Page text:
Broken Pencils, Dynamite & Christmas
Years ago I caught my son breaking pencils. Little convict had a whole pile of splintered number 2’s hidden in a drawer. I confronted him. “Why are you breaking all my pencils, buddy?” His answer? “To show how powerful I am.” I haven’t forgotten his response. It’s comical. It’s human. It’s an opportunity to think more deeply about “power.” We prove our power by breaking things and blowing stuff up, don’t we? Bombs, fireworks, graffiti. Fun. Easy. Destructive. Everyone loves demolition. Give me a hammer and stand back.
But if we’re honest, it doesn’t take muscle to destroy. You don’t need bulging biceps to break your marriage, or tear down your kids. You can wreck a life with low wattage. It’s easy. Wanna know what’s hard—impossible, really? Putting it back together again. That’s what I told my son. “If you want to show how powerful you are, fix those broken pencils.” He looked at the broken pencils and shrugged...
Only two things in the Bible are said to have real power. Jesus and the Gospel. But neither of them are a destructive kind of power—not in the sense of their mission.
Back in seminary, my Greek professor warned our entire class: “You will go out and preach on Paul’s letter to the Romans. You’ll quote the verse, ‘For I am not ashamed of the gospel, for it is the power of God for salvation to everyone who believes.’ With a proud smirk, you’ll point out that the word for ‘power’ in that verse is the Greek term ‘dynamis.’ Then you’ll remind everyone that we get our English word ‘dynamite’ from that same word. But then you’ll make a tragic mistake and tell your people that the Gospel is like dynamite. And that’s when I’m going to come down front and smack you in the shin with my cane!”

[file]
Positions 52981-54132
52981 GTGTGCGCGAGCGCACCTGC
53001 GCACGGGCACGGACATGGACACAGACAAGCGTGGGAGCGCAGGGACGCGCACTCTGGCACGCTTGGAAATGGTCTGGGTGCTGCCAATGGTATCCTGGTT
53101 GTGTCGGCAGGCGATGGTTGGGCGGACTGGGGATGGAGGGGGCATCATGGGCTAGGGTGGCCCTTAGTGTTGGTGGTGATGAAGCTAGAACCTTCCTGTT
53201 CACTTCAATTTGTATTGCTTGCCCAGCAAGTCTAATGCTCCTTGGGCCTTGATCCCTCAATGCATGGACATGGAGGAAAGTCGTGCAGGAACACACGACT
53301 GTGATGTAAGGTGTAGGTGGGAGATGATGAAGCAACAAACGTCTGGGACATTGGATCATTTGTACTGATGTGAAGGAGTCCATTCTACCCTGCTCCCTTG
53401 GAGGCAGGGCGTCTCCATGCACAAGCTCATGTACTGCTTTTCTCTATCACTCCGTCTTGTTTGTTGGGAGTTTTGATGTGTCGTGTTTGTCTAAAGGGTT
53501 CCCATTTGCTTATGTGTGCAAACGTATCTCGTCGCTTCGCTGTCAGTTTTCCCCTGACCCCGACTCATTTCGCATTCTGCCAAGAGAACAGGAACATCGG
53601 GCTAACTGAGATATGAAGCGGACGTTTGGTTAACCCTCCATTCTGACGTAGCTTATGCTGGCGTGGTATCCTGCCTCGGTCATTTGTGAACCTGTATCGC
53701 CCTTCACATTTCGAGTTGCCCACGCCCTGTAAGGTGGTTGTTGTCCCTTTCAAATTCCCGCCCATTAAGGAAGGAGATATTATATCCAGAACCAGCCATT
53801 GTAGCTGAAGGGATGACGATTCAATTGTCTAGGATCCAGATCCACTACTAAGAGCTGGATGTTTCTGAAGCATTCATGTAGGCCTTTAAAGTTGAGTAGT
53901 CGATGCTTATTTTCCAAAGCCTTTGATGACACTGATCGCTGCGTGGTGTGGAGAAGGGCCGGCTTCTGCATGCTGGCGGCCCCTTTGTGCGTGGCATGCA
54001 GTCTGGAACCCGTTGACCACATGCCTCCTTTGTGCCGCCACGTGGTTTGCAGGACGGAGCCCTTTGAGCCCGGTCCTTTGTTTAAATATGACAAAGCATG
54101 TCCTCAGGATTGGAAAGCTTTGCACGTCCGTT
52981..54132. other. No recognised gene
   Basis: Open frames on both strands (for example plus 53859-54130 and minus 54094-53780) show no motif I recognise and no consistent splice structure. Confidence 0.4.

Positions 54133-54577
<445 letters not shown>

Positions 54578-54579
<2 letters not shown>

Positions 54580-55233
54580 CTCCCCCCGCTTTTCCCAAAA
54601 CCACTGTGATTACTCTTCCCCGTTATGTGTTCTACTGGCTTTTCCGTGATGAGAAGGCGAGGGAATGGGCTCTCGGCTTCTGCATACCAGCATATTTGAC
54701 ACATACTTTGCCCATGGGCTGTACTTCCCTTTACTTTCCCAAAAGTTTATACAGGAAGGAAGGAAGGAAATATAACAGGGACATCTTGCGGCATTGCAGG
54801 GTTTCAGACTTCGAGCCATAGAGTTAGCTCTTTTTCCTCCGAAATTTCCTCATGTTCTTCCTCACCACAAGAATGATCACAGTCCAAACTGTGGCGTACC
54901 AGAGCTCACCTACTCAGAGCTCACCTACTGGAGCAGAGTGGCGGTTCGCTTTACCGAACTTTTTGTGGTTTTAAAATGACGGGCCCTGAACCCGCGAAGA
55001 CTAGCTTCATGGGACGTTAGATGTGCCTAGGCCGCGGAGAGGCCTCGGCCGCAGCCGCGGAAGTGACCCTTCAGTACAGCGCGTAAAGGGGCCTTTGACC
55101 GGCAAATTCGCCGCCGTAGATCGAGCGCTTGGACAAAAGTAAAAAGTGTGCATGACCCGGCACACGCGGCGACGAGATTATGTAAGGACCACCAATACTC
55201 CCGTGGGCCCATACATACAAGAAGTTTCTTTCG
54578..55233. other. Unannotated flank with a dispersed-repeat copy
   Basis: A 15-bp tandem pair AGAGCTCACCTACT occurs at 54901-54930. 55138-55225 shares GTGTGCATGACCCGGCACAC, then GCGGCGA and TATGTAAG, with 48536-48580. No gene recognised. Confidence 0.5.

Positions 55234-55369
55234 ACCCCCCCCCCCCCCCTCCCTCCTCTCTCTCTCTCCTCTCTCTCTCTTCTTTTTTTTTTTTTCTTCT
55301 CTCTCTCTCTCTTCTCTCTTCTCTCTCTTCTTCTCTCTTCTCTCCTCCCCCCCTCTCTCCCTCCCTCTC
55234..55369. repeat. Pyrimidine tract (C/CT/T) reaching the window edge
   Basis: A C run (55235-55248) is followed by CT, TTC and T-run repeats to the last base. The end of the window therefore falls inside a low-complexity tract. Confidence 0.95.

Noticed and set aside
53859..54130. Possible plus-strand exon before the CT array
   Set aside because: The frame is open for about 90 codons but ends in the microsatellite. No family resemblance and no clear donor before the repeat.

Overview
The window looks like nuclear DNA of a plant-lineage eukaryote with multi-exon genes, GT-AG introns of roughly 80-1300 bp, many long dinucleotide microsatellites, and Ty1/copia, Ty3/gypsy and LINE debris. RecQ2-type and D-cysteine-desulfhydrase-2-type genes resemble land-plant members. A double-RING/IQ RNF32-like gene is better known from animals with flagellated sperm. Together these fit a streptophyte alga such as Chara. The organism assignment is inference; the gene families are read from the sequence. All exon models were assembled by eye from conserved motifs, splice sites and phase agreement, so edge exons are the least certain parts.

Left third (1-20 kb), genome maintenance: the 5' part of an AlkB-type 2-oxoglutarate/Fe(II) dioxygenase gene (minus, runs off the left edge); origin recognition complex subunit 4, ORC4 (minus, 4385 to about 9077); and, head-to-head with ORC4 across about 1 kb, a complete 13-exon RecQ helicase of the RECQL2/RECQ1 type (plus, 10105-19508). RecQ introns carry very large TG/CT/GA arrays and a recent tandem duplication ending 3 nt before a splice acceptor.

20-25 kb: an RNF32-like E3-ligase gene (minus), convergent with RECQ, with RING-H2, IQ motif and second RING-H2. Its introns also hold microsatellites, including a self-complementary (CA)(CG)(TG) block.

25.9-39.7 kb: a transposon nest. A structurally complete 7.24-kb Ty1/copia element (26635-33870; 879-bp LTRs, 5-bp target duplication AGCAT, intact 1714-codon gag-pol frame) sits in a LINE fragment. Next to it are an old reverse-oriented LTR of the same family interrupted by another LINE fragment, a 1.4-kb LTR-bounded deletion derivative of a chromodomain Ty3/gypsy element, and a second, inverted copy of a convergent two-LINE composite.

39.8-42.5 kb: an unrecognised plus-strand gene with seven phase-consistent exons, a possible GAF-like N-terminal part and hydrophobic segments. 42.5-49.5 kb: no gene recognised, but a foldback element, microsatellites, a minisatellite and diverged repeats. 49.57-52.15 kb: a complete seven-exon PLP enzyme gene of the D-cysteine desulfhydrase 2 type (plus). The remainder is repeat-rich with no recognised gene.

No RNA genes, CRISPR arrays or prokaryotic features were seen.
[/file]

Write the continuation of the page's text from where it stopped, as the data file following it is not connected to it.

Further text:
What was he talking about? The Gospel is not like dynamite. Dynamite is an explosive. When it detonates, things blow up. No, the gospel is not like dynamite. It doesn’t blow things up. It puts them back together. That’s the entire point of Advent. King Jesus has finally come, but the only thing he came to destroy was the works of the devil (1 John 3:8). Death. Hell. Sin. Judgment. Lies. Hate. Greed. Lust. Christmas is God’s answer to our most profound problem. We’re already broken and need to be restored.
Jesus came to restore, beginning with his most precious creation. People. He came to set the captives free. To restore sight to the blind. To raise the dead and make the lame walk. Everywhere Jesus went and every miracle He performed was a glimpse into what kind of Kingdom he came to create. His miracles were previews of coming attractions.
So as you celebrate Christmas this year, remember how true power is measured. Not by what can be destroyed. But by who can pick up the broken pieces and bring restoration, healing, and redemption. Jesus came to make all things new. He’s the King who came with healing in his hands. Do you know this King? Have you “prepared him room?” Want to behold more of His greatness this Advent? Check out this resource.